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HomeNewsGlobal NewsCommodity Snapshot: ANZ's Gold Forecast Holds, WTI Futures Reach New Highs.

Commodity Snapshot: ANZ’s Gold Forecast Holds, WTI Futures Reach New Highs.

Commodity market shows Gold prices rose to a record high on Tuesday due to growing rate cut expectations. U.S. crude futures reached $85 for the first time since October, indicating tightening supplies.

Gold’s recent price rise above $2,200/oz exceeded expectations, with analysts focusing on rate cuts in the second half of 2024. ANZ remains positive, but a pullback is likely without fresh fundamentals in the second quarter.

The brokerage predicts platinum prices to maintain their current level due to supply risks and Pd-to-Pt substitution demand. It also predicts global oil supply growth to slow due to decelerating non-OPEC output and OPEC+ production curbs, with US oil incremental output falling 300kt against 1mb/d last year.

OPEC’s voluntary production cuts and Russia’s deepening production cuts are expected to tighten oil flows as demand recovers from a seasonal low. ANZ expects oil prices to find support near $85/bbl in Q2.

The coal market remains focused due to the collapse of Baltimore’s Francis Scott Key Bridge, which caused a supply-chain snag for commodities, particularly coal. The temporary closure of Baltimore’s port will affect export volumes this year.

Potential stocks to watch: Global Gas (HGAS), Austin Gold Corp (AUST), Atlas Lithium (ATLX), Coeur Mining (CDE), Iamgold (IAG), Chemours (CC), Lavoro (LVRO), Captivision (CAPT), NexGen Energy (NXE), Dorian LPG (LPG). Global Gas (HGAS), Austin Gold Corp (AUST), Atlas Lithium (ATLX), Coeur Mining (CDE), Iamgold (IAG), Chemours (CC), Lavoro (LVRO), Captivision (CAPT), NexGen Energy (NXE), Dorian LPG (LPG).

Energy

Crude oil (CL1:COM) +1.73% to $85.35.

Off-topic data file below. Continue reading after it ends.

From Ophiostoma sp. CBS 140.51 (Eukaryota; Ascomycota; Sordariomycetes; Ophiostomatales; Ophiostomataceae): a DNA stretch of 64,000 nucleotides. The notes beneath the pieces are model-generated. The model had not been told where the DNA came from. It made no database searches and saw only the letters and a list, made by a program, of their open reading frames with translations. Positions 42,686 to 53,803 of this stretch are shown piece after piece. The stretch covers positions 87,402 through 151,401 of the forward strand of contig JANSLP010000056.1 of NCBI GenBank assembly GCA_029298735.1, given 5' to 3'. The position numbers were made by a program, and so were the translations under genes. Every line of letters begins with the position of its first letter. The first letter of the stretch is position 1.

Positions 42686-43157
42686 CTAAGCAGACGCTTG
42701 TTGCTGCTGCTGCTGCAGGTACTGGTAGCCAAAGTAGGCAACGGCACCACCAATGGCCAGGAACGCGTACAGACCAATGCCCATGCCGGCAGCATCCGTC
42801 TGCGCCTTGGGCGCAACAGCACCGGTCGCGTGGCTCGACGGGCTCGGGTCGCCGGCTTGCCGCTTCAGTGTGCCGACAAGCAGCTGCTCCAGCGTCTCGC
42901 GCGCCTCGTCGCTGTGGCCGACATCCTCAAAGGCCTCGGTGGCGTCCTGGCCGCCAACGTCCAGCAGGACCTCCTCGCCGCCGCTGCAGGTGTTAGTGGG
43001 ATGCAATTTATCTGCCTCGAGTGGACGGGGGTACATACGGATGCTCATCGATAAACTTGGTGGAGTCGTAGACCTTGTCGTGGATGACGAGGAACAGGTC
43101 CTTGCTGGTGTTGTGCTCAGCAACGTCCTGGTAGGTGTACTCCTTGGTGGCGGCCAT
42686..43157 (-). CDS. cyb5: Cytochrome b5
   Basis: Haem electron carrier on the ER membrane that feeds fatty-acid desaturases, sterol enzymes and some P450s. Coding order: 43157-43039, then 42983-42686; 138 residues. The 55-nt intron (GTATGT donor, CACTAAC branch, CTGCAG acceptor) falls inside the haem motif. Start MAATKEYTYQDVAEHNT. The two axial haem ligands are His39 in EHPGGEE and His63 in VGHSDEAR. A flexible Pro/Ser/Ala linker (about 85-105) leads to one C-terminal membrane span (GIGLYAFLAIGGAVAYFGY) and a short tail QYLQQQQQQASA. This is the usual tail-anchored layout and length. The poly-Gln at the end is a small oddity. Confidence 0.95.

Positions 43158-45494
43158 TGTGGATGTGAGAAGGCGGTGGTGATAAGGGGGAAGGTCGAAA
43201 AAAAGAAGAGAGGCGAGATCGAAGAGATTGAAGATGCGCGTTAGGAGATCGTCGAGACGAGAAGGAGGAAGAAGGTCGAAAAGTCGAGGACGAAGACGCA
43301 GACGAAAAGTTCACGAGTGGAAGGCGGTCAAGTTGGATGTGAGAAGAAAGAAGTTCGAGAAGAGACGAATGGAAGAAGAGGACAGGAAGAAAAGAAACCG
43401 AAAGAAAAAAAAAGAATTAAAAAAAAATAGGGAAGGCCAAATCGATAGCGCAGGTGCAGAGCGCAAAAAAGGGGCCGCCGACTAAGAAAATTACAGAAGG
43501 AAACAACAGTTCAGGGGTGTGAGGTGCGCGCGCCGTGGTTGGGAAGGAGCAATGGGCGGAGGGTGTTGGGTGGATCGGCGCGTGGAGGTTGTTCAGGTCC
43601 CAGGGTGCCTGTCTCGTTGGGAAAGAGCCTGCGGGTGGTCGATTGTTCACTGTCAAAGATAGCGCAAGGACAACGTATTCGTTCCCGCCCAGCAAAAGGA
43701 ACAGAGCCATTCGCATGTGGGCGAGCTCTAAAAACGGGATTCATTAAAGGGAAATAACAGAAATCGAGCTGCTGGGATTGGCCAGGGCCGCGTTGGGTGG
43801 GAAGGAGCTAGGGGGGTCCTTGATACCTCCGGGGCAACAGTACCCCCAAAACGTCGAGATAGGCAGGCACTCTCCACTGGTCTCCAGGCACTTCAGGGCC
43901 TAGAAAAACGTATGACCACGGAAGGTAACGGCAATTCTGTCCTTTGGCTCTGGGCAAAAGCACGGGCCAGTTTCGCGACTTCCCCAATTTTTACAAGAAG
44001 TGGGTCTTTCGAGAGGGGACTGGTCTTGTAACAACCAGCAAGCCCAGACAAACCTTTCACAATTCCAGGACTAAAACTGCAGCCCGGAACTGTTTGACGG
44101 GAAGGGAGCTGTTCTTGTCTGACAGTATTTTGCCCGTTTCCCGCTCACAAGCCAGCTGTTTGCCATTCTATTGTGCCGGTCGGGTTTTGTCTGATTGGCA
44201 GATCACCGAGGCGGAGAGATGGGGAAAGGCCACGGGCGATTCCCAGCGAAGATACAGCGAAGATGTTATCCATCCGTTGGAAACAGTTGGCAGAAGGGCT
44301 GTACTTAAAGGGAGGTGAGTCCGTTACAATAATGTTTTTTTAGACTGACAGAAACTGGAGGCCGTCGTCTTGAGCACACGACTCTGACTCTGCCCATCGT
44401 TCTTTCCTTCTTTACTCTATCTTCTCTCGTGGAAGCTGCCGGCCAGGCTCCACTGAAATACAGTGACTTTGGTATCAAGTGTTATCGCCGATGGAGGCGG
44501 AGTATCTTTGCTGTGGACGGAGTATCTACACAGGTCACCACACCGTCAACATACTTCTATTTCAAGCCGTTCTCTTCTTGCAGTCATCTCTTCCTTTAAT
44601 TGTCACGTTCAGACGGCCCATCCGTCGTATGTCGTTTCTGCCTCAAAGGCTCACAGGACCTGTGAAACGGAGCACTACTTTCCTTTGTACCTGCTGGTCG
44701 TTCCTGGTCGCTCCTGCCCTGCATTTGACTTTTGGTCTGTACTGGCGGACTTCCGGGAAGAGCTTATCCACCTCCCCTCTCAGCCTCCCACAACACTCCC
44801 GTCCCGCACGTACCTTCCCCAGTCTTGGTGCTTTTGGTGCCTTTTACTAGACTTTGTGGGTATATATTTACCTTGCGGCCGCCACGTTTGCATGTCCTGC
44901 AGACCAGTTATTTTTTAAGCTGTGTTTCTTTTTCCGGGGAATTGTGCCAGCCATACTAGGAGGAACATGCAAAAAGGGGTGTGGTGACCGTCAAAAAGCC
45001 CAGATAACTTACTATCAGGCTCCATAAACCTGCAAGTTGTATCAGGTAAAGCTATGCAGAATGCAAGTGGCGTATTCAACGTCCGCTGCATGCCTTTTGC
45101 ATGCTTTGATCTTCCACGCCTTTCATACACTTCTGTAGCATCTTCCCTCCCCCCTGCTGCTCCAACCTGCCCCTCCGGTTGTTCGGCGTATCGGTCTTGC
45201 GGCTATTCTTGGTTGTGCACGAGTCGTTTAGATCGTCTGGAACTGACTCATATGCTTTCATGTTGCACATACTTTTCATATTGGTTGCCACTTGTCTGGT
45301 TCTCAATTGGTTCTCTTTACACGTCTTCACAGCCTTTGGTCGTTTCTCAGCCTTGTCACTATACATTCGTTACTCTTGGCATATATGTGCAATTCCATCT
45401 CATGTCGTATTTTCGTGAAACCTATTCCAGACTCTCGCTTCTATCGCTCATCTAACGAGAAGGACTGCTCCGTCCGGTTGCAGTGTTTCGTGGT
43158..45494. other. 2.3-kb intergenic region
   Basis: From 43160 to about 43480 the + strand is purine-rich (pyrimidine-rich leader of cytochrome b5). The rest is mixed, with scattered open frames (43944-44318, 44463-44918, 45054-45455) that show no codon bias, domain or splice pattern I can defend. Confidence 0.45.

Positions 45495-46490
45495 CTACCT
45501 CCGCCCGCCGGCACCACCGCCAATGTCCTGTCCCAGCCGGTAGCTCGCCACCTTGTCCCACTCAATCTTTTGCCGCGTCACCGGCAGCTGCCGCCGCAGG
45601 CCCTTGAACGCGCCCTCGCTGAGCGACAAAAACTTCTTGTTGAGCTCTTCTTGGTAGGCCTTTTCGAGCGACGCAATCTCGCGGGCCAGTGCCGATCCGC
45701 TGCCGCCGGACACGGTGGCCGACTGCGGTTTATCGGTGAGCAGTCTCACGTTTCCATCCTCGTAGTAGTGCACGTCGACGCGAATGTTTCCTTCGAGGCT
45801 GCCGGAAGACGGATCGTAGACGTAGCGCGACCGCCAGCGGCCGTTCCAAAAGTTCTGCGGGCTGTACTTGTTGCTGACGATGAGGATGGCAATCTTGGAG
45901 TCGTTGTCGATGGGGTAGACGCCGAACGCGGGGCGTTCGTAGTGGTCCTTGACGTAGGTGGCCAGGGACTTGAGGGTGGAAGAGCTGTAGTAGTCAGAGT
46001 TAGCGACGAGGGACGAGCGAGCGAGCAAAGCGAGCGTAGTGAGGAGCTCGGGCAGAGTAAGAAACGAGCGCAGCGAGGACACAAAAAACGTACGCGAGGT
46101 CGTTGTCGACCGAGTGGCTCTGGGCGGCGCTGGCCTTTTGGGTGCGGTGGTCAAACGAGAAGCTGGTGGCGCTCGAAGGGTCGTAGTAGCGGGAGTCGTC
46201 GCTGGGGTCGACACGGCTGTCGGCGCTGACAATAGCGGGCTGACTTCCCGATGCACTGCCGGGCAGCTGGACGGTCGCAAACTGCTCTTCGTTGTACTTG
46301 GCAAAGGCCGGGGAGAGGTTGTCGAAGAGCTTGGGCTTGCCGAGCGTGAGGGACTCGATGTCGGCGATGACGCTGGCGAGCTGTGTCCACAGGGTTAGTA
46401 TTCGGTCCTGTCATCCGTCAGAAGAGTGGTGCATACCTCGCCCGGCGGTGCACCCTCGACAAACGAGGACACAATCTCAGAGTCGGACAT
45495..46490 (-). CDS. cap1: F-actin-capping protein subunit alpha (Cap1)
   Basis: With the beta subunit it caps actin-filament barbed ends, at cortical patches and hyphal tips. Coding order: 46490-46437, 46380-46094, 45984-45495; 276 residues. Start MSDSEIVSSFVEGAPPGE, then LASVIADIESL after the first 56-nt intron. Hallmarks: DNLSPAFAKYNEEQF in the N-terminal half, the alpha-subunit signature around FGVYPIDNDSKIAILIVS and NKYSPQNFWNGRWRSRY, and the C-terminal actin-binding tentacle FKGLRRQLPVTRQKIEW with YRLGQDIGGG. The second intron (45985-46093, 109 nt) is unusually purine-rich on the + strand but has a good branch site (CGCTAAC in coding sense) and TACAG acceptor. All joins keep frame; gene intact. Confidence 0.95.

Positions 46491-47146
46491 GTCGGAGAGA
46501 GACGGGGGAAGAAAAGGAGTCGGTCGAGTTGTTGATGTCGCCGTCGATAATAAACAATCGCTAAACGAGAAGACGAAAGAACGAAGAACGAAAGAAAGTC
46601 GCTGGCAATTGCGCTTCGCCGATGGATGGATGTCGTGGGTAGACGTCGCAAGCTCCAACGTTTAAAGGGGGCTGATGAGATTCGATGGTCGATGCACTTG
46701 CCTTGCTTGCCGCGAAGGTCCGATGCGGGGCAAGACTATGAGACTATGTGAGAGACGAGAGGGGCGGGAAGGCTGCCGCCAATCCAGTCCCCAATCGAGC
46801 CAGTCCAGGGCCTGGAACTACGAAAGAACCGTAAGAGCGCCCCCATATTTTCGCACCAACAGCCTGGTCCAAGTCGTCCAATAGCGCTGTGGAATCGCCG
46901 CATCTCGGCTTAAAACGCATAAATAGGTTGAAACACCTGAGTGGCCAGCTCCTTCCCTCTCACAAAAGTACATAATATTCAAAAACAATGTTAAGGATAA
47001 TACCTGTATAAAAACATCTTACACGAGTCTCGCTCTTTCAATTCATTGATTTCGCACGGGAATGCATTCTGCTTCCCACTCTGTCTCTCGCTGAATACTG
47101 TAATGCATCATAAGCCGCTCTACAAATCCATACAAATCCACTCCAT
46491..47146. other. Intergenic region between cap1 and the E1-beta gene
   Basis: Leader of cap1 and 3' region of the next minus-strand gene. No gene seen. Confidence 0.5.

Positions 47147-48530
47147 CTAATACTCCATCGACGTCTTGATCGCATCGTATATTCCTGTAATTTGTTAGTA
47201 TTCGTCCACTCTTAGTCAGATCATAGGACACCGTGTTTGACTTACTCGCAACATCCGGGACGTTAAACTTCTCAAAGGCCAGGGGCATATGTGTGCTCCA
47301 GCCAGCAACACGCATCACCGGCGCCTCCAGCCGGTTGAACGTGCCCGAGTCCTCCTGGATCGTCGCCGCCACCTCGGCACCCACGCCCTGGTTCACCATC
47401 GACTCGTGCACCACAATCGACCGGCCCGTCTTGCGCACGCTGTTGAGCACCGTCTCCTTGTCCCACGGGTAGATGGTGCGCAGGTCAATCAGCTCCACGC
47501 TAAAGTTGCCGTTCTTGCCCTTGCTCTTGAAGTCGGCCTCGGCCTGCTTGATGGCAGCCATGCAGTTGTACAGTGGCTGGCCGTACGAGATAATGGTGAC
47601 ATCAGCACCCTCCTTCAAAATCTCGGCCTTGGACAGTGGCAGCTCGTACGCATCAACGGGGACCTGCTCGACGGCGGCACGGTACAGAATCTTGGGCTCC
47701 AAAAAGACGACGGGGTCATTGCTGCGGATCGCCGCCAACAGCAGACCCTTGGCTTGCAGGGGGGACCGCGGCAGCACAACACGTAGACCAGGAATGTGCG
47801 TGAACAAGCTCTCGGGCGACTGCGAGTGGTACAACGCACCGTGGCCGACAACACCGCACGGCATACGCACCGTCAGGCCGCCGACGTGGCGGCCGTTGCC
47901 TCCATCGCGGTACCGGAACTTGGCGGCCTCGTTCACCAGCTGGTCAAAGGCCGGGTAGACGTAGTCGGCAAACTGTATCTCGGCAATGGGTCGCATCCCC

Natural Gas (NG1:COM) -0.52% to $1.83.

Metals

Palladium (XPDUSD:CUR) +2.23% to $1,029.50.

Platinum (XPTUSD:CUR) +1.44% to $927.50.

Gold (XAUUSD:CUR) +0.45% to $2,260.76.


Agriculture

Corn (C_1:COM) -0.09% to $435.38.

Wheat (W_1:COM) -0.51% to $554.98.

Cotton (CT1:COM) -0.27% to $92.51.

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Gold prices are expected to gain for the first time since October due to the US Federal Reserve’s anticipated interest rate cut in June. The Reserve Bank of India’s gold holding increased to 812.3 tonnes in January, from 803.58 tonnes in December 2023. However, Commerzbank sees limited upside potential due to the mystery surrounding the price increase. It is unlikely that gold prices will fall back to February levels, as the Fed is expected to cut interest rates in June.

Spot gold was trading -0.3% lower at $2,176.89 an ounce as markets awaited the release of U.S. CPI data, which could influence the Federal Reserve’s policy path. A hotter-than-expected reading could delay the central bank’s easing cycle. Low interest rates help bullion by reducing the opportunity cost of holding the zero-yielding asset. A mixed tone prevailed across commodity sectors, with China’s economic growth concerns affecting bulks and supply concerns supporting industrial metals.

Natural gas and crude oil prices were trading in the green, while oil prices fell earlier due to persistent demand concerns in China. NS Trading president Hiroyuki Kikukawa said that concerns over weak demand in China outweighed the extension of supply cuts by OPEC+. Mixed US jobs data prompted some traders to adjust positions. However, losses will be capped by increased geopolitical risk, with the possibility of a ceasefire in the Hamas-Israel war and conflict expansion in Russia and its neighbors. Europe remains the most impacted region, as oil product shipments from Asia have fallen since January. OPEC+’s voluntary production cut agreement could tighten the market as demand recovers from its seasonal lull.

Natural gas and crude oil prices were trading in the green, while oil prices fell earlier due to persistent demand concerns in China. NS Trading president Hiroyuki Kikukawa said that concerns over weak demand in China outweighed the extension of supply cuts by OPEC+. Mixed US jobs data prompted some traders to adjust positions. However, losses will be capped by increased geopolitical risk, with the possibility of a ceasefire in the Hamas-Israel war and conflict expansion in Russia and its neighbors. Europe remains the most impacted region, as oil product shipments from Asia have fallen since January. OPEC+’s voluntary production cut agreement could tighten the market as demand recovers from its seasonal lull.

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